One of the greatest conundrums that confront the sincerely naive millennial graduate is the apparent trade-off between ‘successful’ and ‘fulfilling’ careers. After years of discussing big ideas and debating solutions the world’s most intractable problems, we enter a murky world of endless applications to faceless corporate giants and confront the reality that we must begin to think about money, earning a livelihood and social prestige. I will make an inevitably ill-fated attempt at discussing the key difficulties confronting all those who try to reconcile the two aims.
Most people don’t actually have much of a choice as providing for themselves is a more pressing concern. But for those of us that have the luxury of choice, what do we do?
(In case you’re worried I’m being too harsh with my millennial stereotypes – I assure you I am mocking myself as much as my fellow dreamers.)
Are they Mutually Exclusive?
Fulfillment as a term can often be used in a rather half-baked way; it takes more forms than only dedicating your life to altruism, charity and social care. Whilst those are without doubt the most noble of pursuits – it is quite self-evident that even providing for one’s family, saving in order to better educate one’s children, being diligent with your responsibilities and by doing so being a role model to others, are universally fulfilling. These fulfillments can be present in virtually any ‘normal’ occupation that doesn’t actively undermine human welfare – which is most.
In that sense, fulfillment and success can probably coincide. Perhaps those of us growing up fortunate enough not to worry about these things – i.e. taking it as a given we will be able to provide for our future families and children – undervalue these aspects of ‘normal’ work.
You might contend that the definition of ‘success’ is hotly contested, but arguably our society has settled on quite an established view of success. Whilst this may vary slightly from culture to culture, when you attend a good university and have a solid educational foundation, success is pursuing a career that is well paid, socially respected and involves advancement and promotion. Despite my millennial objections, this is how the world sees ‘success’. Alternative definitions are, perhaps unfortunately, murmurs of discontent from the fringes of mainstream society. It takes a brave soul to defy the social expectations of ‘success’ and pursue their own vision of personal ‘success’.
The World Needs our Talent
There are those who make reasonable arguments about the good people can do from within mainstream occupations – both by being proactive on the corporate social responsibility (CSR) front at work, but also by engaging with good causes in their personal time outside of work. This is probably fair, although I would be interested to figure out how many people who work the 60+ hour-weeks most in London do actually feel this to be the case.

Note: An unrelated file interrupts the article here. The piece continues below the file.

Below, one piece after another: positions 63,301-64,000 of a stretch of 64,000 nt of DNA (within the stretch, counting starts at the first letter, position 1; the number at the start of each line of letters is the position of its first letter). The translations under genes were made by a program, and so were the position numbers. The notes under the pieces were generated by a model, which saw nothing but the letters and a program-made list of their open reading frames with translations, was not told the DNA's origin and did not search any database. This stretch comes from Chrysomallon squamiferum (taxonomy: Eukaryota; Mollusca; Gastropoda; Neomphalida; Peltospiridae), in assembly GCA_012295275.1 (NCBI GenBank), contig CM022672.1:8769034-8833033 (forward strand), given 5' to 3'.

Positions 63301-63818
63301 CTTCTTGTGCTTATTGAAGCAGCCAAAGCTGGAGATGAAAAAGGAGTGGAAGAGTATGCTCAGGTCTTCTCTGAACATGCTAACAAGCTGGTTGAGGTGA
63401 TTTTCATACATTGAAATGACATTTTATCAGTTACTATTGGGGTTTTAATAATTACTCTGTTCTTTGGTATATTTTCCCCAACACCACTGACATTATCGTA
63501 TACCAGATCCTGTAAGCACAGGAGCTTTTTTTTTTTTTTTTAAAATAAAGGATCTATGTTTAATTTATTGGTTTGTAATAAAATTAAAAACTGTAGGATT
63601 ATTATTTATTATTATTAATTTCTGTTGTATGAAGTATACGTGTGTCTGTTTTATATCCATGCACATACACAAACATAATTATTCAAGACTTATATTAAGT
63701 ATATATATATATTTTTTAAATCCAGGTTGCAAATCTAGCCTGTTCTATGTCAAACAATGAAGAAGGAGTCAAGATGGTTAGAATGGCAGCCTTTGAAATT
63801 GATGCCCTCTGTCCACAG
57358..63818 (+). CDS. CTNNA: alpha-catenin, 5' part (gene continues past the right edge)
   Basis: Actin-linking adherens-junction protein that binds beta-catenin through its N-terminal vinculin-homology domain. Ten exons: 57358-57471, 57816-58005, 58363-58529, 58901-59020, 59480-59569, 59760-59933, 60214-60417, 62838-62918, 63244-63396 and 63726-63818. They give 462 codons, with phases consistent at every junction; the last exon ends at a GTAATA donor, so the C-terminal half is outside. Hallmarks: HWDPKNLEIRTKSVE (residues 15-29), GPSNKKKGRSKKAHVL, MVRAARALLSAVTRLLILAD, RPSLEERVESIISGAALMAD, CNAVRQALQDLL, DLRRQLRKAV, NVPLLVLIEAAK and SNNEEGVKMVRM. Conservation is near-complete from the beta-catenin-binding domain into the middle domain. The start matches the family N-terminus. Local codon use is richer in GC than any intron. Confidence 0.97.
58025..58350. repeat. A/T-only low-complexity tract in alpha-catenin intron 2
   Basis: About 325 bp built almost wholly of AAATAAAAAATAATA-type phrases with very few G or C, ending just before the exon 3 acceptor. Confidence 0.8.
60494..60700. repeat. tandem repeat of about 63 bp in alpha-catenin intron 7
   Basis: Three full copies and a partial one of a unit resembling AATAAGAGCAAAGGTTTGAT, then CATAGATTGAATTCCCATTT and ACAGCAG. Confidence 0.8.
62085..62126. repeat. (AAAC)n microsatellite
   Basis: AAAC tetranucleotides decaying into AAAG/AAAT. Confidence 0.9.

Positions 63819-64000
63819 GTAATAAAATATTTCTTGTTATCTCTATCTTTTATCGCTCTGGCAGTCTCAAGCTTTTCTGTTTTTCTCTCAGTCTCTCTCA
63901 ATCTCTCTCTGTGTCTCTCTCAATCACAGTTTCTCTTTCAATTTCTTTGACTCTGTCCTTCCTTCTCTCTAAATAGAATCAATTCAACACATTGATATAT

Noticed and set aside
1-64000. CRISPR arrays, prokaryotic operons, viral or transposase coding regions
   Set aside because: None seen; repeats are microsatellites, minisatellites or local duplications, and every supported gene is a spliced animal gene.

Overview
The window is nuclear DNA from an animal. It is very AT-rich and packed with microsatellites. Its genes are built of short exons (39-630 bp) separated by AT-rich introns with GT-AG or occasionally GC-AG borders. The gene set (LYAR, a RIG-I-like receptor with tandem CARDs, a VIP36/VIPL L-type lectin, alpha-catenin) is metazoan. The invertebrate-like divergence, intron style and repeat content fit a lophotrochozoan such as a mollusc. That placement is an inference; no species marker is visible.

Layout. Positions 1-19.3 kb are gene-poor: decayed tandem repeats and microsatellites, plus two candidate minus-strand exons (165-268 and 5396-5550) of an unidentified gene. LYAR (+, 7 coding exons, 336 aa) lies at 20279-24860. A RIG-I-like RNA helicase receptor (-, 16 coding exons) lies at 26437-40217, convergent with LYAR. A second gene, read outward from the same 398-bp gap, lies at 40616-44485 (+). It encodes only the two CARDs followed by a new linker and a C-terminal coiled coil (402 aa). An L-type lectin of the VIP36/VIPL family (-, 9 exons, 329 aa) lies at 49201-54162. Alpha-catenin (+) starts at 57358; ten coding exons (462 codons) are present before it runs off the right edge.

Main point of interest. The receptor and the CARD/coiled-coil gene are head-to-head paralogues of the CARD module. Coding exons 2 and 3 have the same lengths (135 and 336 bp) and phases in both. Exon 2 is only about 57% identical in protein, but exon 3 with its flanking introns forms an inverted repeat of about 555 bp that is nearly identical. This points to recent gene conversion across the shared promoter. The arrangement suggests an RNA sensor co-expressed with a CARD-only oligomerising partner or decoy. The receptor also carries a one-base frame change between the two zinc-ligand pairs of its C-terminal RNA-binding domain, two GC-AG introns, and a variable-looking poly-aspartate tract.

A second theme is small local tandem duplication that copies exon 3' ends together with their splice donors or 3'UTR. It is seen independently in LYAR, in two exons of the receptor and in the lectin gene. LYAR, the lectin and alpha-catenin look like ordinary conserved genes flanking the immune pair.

However, there is a potent counter-argument. In an era of great challenges, from the persistence of poverty to the rise of inequality, the unassailable acceleration of climate change and resurgence of war, civil strife and nationalism, the world needs at least some of its most talented to turn their attention to these problems. If all the best graduates go into well-paid professions that, whilst hardly wrong, aren’t actively contributing to solving these problems, the likelihood we can tackle them is surely low.
In my mind, this argument is potent. Unfortunately, however, it seems that far too often more fulfilling career routes are beset with uncertain entry routes, persistent lack of stability and financial security and a myriad of discontent blog-posts from disillusioned people (often fellow millennials) within the sector.
University is Expensive–
What is the ‘Return’?
A part of me constantly returns to the pragmatic financial concerns surrounding further education. University is expensive – £9,000 in the UK, and often even more in the US. Is it not a reasonable expectation for that sizeable financial investment in our skills (‘human capital’) to bring a positive and proportionate ‘return’?
I mean – is a £27,000 investment worth it if our lifetime earnings are barely improved, and low compared to others? I don’t know – it’s a crude point but if I’m honest with myself, the crippling cost of university does point us in this direction.
I would like to think the ‘returns’ of education go far beyond income. Surely, they do? Perhaps if we content ourselves with the idea that the benefit we bring to humanity, in whatever form that takes, constitutes the highest form of return, then this concern is allayed.
So, for those of us desperately trying to convince ourselves our concern for the state of the world is genuine… I don’t really have any answers. Do you?